8. Preheat the oven to 375°F (190°C). Lightly oil a baking sheet. Cut the squash or squashes in half, scoop out the seeds and dispose of them. Place the halves cut side down on the sheet pan. Bake the squash for 1 hour, or until the squash are easily pierced with a knife. Allow to cool.
  9. Scoop out the flesh of the squash. Place in a bowl, and mash with a potato masher. Stir in the cheese. Grate in a bit of nutmeg; just enough to give it a nice, soft taste, but be careful – it can quickly overwhelm the filling.
  10. Roll out the pasta dough as described above, making it thin enough to see the orange squash through the sheet. Once rolled out, work with one sheet at a time, keeping the others covered with plastic wrap. Using a knife, cut 3 1/2 to 4 inch squares. Cut no more than 5 at a time to keep the dough from drying out.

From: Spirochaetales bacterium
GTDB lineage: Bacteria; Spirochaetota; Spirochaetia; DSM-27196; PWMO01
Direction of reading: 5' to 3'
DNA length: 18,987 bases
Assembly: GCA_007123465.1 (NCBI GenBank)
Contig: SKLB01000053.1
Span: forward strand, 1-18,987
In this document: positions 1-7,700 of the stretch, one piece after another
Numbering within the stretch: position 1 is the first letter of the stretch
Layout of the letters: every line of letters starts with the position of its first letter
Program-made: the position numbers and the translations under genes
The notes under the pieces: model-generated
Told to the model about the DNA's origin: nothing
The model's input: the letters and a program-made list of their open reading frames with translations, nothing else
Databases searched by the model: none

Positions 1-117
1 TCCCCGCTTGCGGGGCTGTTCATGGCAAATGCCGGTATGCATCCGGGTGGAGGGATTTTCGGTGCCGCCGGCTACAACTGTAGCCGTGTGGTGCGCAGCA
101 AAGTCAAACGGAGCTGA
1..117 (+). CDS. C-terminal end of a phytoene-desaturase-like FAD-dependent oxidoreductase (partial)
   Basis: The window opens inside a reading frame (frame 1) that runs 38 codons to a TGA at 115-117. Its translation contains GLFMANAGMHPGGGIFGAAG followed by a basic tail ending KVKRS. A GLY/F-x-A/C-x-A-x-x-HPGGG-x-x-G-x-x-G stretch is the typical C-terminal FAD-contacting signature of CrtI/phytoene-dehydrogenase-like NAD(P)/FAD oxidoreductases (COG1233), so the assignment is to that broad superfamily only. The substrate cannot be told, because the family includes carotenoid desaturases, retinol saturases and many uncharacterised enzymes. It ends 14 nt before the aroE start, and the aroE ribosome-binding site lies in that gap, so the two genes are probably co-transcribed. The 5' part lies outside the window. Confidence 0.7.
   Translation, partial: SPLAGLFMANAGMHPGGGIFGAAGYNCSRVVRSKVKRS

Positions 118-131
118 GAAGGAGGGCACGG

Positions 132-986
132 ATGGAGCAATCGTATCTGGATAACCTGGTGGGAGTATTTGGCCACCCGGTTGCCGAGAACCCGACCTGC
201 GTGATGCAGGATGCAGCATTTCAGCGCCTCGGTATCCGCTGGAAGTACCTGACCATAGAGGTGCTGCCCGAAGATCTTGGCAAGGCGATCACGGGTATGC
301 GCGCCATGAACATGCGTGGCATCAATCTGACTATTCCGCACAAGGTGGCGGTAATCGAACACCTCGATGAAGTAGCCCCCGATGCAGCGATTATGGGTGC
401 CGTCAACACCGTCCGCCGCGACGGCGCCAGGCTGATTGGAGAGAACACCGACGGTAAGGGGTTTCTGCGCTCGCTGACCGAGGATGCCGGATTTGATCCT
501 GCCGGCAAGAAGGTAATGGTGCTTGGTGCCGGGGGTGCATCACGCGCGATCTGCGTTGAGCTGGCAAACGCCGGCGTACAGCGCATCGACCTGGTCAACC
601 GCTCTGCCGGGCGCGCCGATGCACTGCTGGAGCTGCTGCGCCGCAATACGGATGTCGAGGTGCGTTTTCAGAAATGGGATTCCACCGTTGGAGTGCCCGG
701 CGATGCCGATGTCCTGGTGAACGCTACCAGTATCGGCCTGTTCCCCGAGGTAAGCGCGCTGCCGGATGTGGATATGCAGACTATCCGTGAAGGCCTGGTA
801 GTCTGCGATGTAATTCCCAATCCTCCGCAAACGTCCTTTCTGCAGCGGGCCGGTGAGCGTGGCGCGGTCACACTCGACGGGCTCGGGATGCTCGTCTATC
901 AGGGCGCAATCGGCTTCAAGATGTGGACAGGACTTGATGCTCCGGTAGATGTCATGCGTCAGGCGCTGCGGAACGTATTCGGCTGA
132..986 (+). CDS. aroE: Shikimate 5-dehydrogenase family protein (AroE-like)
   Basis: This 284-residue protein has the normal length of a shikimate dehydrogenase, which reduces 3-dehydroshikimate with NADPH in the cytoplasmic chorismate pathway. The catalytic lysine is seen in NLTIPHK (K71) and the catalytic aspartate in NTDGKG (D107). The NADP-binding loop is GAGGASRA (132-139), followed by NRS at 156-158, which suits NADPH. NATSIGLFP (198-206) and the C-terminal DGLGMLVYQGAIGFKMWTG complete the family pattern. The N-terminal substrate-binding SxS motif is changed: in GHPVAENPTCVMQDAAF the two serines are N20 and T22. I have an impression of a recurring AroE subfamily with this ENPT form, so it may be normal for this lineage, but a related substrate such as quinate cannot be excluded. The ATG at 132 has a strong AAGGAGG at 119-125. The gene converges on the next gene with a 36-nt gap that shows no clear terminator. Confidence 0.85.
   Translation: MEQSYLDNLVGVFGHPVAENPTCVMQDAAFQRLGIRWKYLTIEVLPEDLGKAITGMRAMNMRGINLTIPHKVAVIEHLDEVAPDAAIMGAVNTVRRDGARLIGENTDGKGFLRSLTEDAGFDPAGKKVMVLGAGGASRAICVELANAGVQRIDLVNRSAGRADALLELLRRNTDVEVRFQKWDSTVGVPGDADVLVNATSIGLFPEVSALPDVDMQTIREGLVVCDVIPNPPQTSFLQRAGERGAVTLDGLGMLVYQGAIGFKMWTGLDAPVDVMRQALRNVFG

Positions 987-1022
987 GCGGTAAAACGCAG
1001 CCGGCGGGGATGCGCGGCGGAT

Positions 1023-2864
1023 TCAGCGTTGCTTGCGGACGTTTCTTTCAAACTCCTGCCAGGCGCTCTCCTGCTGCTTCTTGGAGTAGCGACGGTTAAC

11. Place a generous spoonful of filling in the center of each square. Fold the square in half, forming a triangle, and force out the air as you seal the edges together. Moisten the edges with water or egg if necessary, to seal them. Then form an oversize tortellino by bringing the two ends together, folding one over the other and sealing. Place them on a baking sheet that has been sprinkled with flour or semolina, without touching each other. Continue filling and shaping until done.
  12. Melt the butter with about 20 or so sage leaves in a small saucepan. I like to brown the butter, which gives it a great “nutty” flavor, but is not the way it was served in Ferrara! Set aside and keep warm. Warm the serving bowls. Fill a large pot with water and bring to a rapid boil over high heat. Salt. Drop in the cappellacci, cooking in batches so as not to overcrowd the pot. Cook for about 3 minutes, or until the edges of the pasta are tender but still firm to the bite. These are too fragile to drain in a colander. Instead, use a spider or large slotted spoon to gently scoop the cappellacci from the boiling water, allowing the water to drain. Place them in the warm serving bowls. Sprinkle with cheese, and top with a bit of the melted butter. Season with salt and pepper, and garnish with a few fresh sage leaves.
  • Prep Time: 2 hours
  • Cook Time: 5 minutes
  • Category: Main Course
  • Cuisine: Italian